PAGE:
If you don’t think you need a content management system you may want to read this article. This article chronicles 10 days in the life of a website client working without the help of a content management system and points out the differences that employing a content management system would have had have to a routine website maintenance issue.
Your static website is online and working fine. A couple of days later there is some ground breaking news in your industry and you decide that you would like to put a new press release on your website to attract new visitors that are interested in the very same industry news.
You spend the afternoon creating a news article to put on your website. And you spend a few hours sourcing some graphics to accompany the news article. You then type out an email to your web designer and remember to attach all the text and imagery attachments that he will need.
The following day he contacts you with his quote for putting the press release on your website. You realise that as the work is an addition to the existing website it is chargeable on top of the initial development costs so you need to get an OK from your boss, but he happens to be out at a meeting this afternoon – it will have to wait until the morning.
Day 3 and 4
You take the web designers quote document to your boss first thing in the morning to get his approval. After mulling it over for a day or two you get the OK from your boss for the web designer to do the website addition. You type out another email to your web designer and wait for his reply.
Day 5, 6 and 7
If you’re lucky you get a quick response from your web designer. He tells you the web page will take a day to design and build so he can get it live on Monday for you as he can’t work over the weekend – he is going away with his fiancé for a short weekend break.
The website designer contacts you at 3pm in the afternoon. The page is live on the website. You return his email and thank him for his help. You then go straight to the site to check the new page out. You’re kind of busy so you give the page a quick scan and think to yourself – great, job done!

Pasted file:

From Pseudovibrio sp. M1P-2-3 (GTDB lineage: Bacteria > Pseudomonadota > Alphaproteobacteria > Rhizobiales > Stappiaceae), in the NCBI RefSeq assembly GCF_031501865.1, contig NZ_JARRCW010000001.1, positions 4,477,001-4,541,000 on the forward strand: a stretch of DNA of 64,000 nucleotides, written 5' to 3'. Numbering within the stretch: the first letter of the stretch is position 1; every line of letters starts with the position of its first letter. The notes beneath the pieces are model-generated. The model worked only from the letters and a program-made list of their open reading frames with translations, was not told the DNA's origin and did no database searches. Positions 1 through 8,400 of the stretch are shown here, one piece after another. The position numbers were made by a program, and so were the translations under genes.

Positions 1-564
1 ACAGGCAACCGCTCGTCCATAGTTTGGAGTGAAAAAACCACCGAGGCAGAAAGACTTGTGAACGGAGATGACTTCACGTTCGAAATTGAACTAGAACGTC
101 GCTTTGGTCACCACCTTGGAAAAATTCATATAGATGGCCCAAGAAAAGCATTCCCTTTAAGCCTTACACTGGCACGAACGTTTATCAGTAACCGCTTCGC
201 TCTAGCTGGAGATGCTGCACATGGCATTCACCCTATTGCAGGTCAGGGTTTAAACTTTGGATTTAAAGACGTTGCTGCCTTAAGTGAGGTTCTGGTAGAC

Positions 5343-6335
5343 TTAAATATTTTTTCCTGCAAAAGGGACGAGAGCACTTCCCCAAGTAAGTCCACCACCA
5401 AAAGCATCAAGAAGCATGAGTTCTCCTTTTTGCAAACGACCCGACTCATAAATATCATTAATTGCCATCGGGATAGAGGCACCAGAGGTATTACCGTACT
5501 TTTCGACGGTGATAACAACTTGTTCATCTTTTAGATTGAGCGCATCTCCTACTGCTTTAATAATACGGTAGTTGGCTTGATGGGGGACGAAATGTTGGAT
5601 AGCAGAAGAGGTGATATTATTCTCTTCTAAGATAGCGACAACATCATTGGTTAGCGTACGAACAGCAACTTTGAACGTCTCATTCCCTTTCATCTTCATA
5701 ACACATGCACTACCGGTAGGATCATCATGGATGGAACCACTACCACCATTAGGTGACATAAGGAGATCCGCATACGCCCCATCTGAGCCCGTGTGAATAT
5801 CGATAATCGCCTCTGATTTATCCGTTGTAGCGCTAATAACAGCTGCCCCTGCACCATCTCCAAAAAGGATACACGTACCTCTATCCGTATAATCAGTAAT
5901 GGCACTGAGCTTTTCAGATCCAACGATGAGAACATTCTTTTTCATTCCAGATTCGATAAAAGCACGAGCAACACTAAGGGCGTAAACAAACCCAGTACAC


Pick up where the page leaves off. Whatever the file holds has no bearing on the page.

4:30pm you get a call from Jane in accounts letting you know that there is a typing mistake in the new news article. You call the web designer straight away but he’s in a meeting with a new client and his phone rings onto answer phone.
You manage to get through to the website designer and tell him about the mistake. He apologises and says he will get it sorted for you the same day.
The press release is finally online for your customers to read and the search engines can now potentially spider the article in a few more days and the article stands a decent chance of being returned in search engine results.
The Difference a Content Management System Would Have Made
With an online content management system you could have put your article together yourself. You could have gone straight into your website content management system using your username and password. You could then have pasted your new press release directly into your content management system and pressed the add button. This would have instantly created the new web page for you in real time. The press release would have gone live the same day and you would have been one of the front runners – publishing news about the latest industry developments and milking the rewards that having cutting edge industry news on your website would have brought. The problem with the spelling mistake could also have been fixed in minutes by logging into your content management system and updating the press release, rather than having to wait over the weekend for your website designer to make the text amend.
Although basic static websites are a cost effective solution for many small businesses, employing the use of a content management system means that you can update the text, images and documents on your website instantly – from anywhere you can obtain an internet connection. The ability to update your website content yourself and for free means that you can quickly react to sudden changes in your industry, which can make or break your online marketing success.
by Stuart Mortimer